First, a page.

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Details of Grant 

EPSRC Reference: EP/F008880/1
Title: Exotic Phases and Loop Models in Condensed Matter
Principal Investigator: Cardy, Professor L
Other Investigators:
Moessner, Dr R Essler, Professor FHL
Researcher Co-Investigators:
Project Partners:
Department: Oxford Physics
Organisation: University of Oxford
Scheme: Standard Research
Starts: 01 September 2007 Ends: 31 August 2008 Value (£): 65,835
EPSRC Research Topic Classifications:
Condensed Matter Physics
EPSRC Industrial Sector Classifications:
No relevance to Underpinning Sectors
Related Grants:
Panel History:  
Summary on Grant Application Form
A topic of great current interest in both theoretical and experimental condensed matter physics is the search for 'exotic' phases. Such phases exist in two-dimensional electron gases, and there is substantial evidence that they also occur in certain kinds of magnets. Many efforts are focused on systems in two spatial dimensions. Much is understood theoretically about one-dimensional systems, but seeing their behaviour in the lab is very difficult. Systems effectively in two dimensions have even more rich theoretical possibilities than in one, and are also easier to realise. A famous example is the quantum Hall effect, which arises when a two-dimensional electron gas is placed in a strong magnetic field. One spectacular experimentally verified prediction was the appearance of fractional charge. This means that even though the system is made up entirely of electrons, there are quasiparticles whose charge is a fraction of an electron. For example, in the simplest case, removing one electron from the system creates three identical localized 'quasiparticles', which necessarily have charge one third of the electron's.One motivation for studying exotic phases is to find a system capable of acting as a topological quantum computer. The general idea of quantum computation is to exploit peculiar properties of quantum mechanics to build a new sort of computer, able to solveproblems too large for a conventional computer. A quantum computer, for example, could factor much larger numbers than conventional ones, enabling commonly used encryption schemes to be cracked. Many obstacles stand in the way of actually building a quantum computer, the most substantial being that most approacheswould require devising a system capable of repeatedly producing results accurate on the order of one part in 100,000. While such precision is not inconceivable, the difficulty in doing so has resulted in a great deal of interest in topological quantum computation, which avoids this difficulty. The 'qubits' (or quantum bits, which are processed in the elementary steps of a computation) of a topological quantum computer are formed from particles with fractional charge.Of course, studying new problems often involves developing new theoretical tools. Fortunately some of these are at hand, using mathematics developed only in the last few years. This gives us new ways of describing the microscopic behaviour of many of these systems in term of their geometrical properties - from certain points of view they look like a tangled mass of spaghetti, or random curves. The precise characterisation of these random curves will give us access to the large scale properties of the exotic phases we wish to understand. There are several other powerful theoretical methods which can by brought to bear, in which the investigators and the visiting researcher, between them, have a great deal of experience.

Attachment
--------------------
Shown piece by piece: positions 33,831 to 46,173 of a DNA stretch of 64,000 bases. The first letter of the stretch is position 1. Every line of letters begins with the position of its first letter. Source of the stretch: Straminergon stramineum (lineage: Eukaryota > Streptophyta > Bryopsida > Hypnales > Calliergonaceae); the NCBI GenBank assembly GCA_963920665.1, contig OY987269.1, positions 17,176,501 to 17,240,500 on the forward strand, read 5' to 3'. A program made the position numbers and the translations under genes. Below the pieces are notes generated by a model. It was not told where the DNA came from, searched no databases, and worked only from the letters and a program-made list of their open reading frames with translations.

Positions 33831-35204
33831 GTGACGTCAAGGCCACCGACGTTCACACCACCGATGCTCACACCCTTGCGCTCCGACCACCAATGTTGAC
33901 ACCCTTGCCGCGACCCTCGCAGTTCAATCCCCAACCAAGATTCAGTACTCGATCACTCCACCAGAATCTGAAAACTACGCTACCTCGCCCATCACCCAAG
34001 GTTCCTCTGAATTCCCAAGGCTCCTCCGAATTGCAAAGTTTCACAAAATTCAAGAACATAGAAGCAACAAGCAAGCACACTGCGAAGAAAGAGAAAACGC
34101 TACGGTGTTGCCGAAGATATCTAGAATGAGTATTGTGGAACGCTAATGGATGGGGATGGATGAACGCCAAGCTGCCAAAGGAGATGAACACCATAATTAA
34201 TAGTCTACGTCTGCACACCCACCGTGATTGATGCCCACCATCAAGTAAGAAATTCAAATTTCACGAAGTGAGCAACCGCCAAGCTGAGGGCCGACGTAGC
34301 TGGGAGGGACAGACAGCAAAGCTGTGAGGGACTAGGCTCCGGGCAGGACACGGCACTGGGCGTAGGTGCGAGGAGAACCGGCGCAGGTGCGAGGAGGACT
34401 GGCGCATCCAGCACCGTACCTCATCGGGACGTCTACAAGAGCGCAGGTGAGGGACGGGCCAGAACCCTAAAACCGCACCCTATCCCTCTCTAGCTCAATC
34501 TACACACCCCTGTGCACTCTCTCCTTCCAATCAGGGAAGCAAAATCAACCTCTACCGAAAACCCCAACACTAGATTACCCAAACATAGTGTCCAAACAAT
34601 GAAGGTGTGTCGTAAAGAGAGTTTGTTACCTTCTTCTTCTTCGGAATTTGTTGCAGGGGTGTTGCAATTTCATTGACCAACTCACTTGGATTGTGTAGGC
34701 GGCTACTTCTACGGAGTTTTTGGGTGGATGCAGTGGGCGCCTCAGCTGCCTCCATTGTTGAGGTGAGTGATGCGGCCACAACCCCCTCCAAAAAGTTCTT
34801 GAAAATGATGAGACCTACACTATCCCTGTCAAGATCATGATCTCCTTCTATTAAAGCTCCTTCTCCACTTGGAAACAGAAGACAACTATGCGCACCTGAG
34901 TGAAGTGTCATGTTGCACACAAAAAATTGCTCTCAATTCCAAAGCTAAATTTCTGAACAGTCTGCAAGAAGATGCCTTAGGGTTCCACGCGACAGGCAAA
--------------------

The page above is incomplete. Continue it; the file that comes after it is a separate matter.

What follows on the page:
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Organisation Website: http://www.ox.ac.uk